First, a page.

It is without a doubt that Biden’s future career as president will be tarnished. As shown above, his approval ratings as president are poor. The programs that Biden is in the process of trying to enact (such as increased climate change initiatives, stricter gun control, investment in infrastructure, and lowering child poverty levels) will come to a halt as the newly Republican-controlled Congress will block these programs from being enacted. The Republican Party has also promised to use their power in congressional oversight to investigate and potentially obstruct the president and his party. The Republican Party plans on holding hearings on Hunter Biden, the president’s son, and his relations with China, as well as the “Biden administration’s immigration policies, the US withdrawal from Afghanistan, and the origins of the coronavirus pandemic” (Zurcher 2022). The Republican Party gaining control of Congress through the midterms will allow for investigation of the current president in political retaliation for the extensive investigations on Trump’s role in the January 6 Capitol riot. With no new programs getting passed and Biden’s already weak reputation, we may see a new Democratic candidate campaign against Biden in the 2024 presidential elections.
A major change we can expect to see if the Republican party retakes control of Congress is restrictions on abortion rights. After the overturning of Roe v. Wade this past June, the Democratic party has promised to “codify into federal law abortion rights that were protected by the Supreme Court’s Roe vs Wade decision” (Zurcher 2022). The Republican Party plans to challenge this initiative being made in Congress if they retake the majority. An idea has been proposed for a country-wide and non-negotiable ban on abortion after 15 weeks of pregnancy. Such a national plan would affect Republican and Democrat-run states alike. This ban would have the power to “supersede existing protections in Democratic-run states like California, Illinois and New York” (Zurcher 2022). Changes in abortion protections could also be seen in individual states (e.g Pennsylvania, Wisconsin, Arizona, and Michigan) where gubernatorial and legislative races are occurring. The outcome of these elections could alter the legality regarding abortion rights in these states as well.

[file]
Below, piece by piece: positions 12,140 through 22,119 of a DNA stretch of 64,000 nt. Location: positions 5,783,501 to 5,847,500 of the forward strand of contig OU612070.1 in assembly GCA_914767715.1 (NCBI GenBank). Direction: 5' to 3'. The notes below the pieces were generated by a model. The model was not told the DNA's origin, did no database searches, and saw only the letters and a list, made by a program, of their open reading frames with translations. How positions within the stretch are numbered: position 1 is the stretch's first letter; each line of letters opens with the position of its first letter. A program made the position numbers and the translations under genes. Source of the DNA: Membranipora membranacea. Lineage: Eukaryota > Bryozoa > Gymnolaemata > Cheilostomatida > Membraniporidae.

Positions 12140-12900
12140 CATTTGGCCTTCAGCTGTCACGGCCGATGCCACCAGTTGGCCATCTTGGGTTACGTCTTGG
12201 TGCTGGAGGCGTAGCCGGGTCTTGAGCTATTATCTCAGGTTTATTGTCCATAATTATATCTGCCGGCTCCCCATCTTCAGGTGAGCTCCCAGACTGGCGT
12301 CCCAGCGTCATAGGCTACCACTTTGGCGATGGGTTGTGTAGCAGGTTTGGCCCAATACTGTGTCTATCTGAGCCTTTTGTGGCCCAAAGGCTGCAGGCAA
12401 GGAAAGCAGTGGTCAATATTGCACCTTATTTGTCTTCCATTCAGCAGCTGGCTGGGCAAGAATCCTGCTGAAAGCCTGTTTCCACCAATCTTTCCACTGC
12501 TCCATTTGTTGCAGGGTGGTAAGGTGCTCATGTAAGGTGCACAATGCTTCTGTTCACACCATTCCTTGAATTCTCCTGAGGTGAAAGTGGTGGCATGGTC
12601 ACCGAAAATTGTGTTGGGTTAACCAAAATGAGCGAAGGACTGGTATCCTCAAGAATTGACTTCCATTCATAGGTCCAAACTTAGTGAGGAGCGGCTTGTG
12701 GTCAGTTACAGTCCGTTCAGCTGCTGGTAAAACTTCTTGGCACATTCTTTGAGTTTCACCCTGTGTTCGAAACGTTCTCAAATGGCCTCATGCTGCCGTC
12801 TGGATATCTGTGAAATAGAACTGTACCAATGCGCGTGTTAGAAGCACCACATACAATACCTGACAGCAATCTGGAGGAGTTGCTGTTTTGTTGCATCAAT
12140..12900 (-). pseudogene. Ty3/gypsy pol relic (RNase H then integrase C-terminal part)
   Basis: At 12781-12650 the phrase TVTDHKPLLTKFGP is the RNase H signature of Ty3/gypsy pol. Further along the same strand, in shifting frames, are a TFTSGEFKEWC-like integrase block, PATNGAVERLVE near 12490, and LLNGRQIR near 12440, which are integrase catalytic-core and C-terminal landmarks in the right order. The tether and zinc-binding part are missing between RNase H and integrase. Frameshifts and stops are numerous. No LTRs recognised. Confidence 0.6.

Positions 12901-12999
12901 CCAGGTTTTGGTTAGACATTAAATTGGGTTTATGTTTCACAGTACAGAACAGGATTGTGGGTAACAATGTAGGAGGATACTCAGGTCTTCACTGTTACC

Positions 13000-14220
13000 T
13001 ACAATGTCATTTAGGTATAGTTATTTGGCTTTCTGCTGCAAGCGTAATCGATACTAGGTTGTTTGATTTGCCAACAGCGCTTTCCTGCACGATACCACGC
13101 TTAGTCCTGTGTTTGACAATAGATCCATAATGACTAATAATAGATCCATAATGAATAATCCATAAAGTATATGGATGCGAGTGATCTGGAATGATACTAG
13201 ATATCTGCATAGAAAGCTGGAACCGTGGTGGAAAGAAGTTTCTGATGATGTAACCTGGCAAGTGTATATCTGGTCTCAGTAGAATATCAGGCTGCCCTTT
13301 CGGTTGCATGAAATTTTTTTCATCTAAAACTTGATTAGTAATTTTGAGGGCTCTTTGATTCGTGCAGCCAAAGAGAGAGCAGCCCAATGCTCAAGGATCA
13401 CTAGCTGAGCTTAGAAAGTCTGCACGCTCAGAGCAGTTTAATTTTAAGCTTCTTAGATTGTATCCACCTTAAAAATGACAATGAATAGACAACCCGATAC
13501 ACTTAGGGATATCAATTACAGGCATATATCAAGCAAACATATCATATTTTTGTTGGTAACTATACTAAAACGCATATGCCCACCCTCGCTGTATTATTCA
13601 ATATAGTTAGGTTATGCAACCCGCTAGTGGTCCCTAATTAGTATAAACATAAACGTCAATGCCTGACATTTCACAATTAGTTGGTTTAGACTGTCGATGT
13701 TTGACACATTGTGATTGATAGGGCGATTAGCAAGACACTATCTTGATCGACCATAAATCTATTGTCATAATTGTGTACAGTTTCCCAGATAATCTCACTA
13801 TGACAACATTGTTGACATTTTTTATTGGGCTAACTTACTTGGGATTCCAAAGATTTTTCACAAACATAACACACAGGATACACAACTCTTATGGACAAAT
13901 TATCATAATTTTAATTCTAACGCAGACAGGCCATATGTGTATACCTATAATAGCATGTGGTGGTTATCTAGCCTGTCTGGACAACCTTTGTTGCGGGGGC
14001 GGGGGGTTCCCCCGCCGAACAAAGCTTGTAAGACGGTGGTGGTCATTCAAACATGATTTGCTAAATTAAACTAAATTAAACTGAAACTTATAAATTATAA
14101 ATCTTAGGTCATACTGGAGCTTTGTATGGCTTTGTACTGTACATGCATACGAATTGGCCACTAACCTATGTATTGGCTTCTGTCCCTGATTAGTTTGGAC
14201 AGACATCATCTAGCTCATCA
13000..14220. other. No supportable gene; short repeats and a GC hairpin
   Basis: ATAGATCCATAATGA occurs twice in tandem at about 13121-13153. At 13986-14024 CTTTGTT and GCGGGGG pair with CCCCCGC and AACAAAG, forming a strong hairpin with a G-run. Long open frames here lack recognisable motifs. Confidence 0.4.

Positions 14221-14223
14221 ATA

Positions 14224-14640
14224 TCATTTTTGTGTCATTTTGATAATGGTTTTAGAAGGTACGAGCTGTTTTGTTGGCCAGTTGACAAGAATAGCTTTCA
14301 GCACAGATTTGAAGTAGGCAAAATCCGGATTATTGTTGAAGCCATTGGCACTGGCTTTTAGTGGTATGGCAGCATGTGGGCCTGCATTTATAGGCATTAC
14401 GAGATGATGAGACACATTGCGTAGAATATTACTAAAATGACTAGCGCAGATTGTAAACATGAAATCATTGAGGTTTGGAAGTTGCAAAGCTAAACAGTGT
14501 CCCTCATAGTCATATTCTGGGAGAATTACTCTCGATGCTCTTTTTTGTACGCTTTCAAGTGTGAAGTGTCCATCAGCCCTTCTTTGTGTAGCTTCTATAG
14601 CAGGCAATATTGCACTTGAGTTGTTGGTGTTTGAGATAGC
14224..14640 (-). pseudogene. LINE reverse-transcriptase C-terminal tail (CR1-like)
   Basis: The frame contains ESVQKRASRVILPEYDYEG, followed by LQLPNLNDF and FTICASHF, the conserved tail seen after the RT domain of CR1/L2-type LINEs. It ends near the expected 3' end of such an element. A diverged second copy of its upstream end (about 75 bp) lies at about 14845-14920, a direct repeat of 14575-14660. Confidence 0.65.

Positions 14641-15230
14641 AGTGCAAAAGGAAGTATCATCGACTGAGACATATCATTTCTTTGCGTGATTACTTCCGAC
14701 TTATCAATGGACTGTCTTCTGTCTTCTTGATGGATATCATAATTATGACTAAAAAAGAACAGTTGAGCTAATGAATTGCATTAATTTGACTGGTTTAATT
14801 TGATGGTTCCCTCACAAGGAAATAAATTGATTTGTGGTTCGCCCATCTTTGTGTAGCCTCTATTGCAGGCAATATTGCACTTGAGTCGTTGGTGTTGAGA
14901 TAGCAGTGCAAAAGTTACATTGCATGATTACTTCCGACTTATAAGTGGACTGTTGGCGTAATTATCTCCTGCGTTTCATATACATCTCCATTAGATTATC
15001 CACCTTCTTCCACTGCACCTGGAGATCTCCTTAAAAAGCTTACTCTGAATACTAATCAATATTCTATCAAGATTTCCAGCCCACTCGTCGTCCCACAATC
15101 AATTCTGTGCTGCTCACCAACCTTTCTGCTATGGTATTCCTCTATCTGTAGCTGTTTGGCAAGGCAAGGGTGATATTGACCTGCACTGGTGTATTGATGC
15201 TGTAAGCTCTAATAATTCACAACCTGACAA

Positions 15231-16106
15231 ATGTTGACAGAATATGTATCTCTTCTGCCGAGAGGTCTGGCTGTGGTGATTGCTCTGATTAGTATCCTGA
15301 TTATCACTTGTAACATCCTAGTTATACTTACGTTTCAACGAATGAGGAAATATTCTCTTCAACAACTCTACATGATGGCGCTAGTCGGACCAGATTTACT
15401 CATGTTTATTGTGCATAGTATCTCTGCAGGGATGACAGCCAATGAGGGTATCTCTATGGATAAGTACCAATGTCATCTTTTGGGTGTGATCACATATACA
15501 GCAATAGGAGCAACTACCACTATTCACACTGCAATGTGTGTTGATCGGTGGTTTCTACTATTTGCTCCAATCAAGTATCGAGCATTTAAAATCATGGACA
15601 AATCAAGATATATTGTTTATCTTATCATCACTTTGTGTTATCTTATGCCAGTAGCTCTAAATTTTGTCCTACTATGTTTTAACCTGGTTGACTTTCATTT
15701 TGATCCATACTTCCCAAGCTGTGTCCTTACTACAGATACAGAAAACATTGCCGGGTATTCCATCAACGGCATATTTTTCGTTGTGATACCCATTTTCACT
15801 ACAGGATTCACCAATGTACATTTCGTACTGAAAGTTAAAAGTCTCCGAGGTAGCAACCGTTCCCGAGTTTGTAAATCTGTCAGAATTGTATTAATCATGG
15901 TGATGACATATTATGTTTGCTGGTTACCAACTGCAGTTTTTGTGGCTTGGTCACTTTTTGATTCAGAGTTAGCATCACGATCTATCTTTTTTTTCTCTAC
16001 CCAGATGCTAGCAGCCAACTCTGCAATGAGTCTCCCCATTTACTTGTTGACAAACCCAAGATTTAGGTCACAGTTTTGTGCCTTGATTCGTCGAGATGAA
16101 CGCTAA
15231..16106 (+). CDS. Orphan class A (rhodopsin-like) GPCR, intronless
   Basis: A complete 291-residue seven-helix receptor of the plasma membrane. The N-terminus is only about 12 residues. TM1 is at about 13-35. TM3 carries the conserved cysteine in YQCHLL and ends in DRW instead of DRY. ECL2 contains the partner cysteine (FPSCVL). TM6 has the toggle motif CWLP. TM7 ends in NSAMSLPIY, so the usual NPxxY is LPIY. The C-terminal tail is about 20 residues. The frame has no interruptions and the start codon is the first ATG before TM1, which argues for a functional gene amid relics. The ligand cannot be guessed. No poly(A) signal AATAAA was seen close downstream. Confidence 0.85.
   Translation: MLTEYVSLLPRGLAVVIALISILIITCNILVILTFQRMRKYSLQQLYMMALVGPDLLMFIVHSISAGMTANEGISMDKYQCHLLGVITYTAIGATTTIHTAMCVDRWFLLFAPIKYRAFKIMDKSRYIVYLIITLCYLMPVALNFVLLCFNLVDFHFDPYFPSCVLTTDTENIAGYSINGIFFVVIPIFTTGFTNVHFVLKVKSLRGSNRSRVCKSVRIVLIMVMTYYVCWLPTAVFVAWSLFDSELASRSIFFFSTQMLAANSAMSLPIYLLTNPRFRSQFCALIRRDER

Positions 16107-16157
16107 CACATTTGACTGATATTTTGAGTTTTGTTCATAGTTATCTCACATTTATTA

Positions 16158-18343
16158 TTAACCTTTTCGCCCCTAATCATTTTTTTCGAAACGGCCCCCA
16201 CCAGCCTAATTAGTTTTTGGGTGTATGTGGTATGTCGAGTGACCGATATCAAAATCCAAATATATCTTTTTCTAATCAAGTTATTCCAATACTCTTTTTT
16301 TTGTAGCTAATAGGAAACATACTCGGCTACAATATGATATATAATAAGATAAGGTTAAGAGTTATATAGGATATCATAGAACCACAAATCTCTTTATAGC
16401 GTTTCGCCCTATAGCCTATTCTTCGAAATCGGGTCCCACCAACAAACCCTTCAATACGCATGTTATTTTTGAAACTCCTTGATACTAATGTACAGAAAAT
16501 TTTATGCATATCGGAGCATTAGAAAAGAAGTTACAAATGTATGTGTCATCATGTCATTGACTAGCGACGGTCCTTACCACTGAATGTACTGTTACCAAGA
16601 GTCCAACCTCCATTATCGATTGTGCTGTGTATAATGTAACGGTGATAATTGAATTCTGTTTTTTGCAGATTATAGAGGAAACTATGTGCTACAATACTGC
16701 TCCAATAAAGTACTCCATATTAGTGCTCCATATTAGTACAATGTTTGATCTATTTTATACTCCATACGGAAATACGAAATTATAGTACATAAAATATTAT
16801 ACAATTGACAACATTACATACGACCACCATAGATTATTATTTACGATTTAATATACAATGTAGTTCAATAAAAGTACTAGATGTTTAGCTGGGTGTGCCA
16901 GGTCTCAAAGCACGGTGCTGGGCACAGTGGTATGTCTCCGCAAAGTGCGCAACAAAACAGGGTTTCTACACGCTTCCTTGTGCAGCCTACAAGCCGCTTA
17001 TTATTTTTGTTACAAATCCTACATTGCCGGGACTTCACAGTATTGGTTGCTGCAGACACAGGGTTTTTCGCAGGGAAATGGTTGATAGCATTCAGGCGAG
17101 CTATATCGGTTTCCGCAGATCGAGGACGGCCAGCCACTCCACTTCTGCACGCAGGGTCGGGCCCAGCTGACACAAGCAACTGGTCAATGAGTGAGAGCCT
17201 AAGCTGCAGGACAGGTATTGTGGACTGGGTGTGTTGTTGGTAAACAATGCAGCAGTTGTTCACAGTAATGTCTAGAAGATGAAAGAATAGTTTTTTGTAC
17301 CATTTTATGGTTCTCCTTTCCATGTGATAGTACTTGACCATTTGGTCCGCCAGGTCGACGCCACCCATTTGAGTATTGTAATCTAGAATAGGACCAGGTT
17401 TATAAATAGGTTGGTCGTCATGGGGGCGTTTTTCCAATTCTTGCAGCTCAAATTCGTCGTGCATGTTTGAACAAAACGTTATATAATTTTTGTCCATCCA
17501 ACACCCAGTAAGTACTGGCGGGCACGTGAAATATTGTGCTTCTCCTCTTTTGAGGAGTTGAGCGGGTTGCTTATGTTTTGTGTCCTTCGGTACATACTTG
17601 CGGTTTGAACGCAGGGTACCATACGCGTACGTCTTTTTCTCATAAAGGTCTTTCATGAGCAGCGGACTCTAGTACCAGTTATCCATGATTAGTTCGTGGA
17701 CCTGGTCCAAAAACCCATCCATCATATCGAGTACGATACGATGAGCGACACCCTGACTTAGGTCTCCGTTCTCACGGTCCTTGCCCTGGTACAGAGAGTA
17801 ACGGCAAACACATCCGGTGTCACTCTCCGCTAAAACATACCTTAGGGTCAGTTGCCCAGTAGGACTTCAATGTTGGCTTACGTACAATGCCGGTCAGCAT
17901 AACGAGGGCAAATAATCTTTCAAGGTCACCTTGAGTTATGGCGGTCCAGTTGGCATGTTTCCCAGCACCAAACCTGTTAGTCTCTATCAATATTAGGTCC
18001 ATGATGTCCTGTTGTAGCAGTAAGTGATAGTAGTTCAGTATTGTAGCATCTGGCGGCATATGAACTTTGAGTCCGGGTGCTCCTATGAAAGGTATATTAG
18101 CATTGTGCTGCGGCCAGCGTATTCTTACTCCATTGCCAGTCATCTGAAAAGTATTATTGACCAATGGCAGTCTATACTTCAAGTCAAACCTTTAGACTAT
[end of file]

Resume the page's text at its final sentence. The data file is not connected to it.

On top of furthering the limits on national abortion rights, the Republican Party has released their plans of what they will attempt to pass if they win a majority. This includes the desire to “spend more money on border security, repeal new funding for the Internal Revenue Service, and likely expand domestic oil and natural gas drilling” (Phillips 2022). Furthermore, because this is the first federal election since the January 6 Capitol riot, these midterms will be especially interesting. If the Republican Party does successfully retake the majority of Congress, we could assess that such a perilous event against our democratic system does not have a big enough detrimental effect on the very party whose followers were responsible for the event. The Republican Party taking control of Congress after these midterms despite such a powerfully negative event reflecting on their party could be predictive of the fate of American democracy.
Arwen O’Brien, Marketing Editor, is a philosophy, politics, and law major. She works for the Student Association at Binghamton and is the Membership Communications Chair for Binghamton’s Ski and Snowboard Club. Arwen is a founding member of the Happy Medium Executive Editing Team, serving as its first marketing editor. Arwen grew up in Argentina and England but now lives in Westchester, NY. She is minoring in and is fluent in Spanish.
“Midterm Elections And First-Term Presidents.” 2009. NPR, November 1. www.npr.org/2009/11/01/114316346/midterm-elections-and-first-term-presidents.
Oliphant, James and Lange, Jason. 2022. “Explainer: What’s at stake in the 2022 U.S. congressional elections.” Reuters, September 7. www.reuters.com/world/us/whats-stake-2022-us-congressional-elections-2022-09-07/.
Phillips, Amber. 2022. “What are midterm elections and why are they important?” The Washington Post, October 3. www.washingtonpost.com/politics/2022/10/03/what-are-midterm-elections/.
Woolley, John T. 2022. “The 2022 Midterm Elections: What the Historical Data Suggest.” The American Presidency Project, August 30. www.presidency.ucsb.edu/analyses/the-2022-midterm-elections-what-the-historical-data-suggest.
Zurcher, Anthony. 2022. “US midterm elections: Why are they so important?” BBC News, October 12. www.bbc.com/news/world-us-canada-6313999.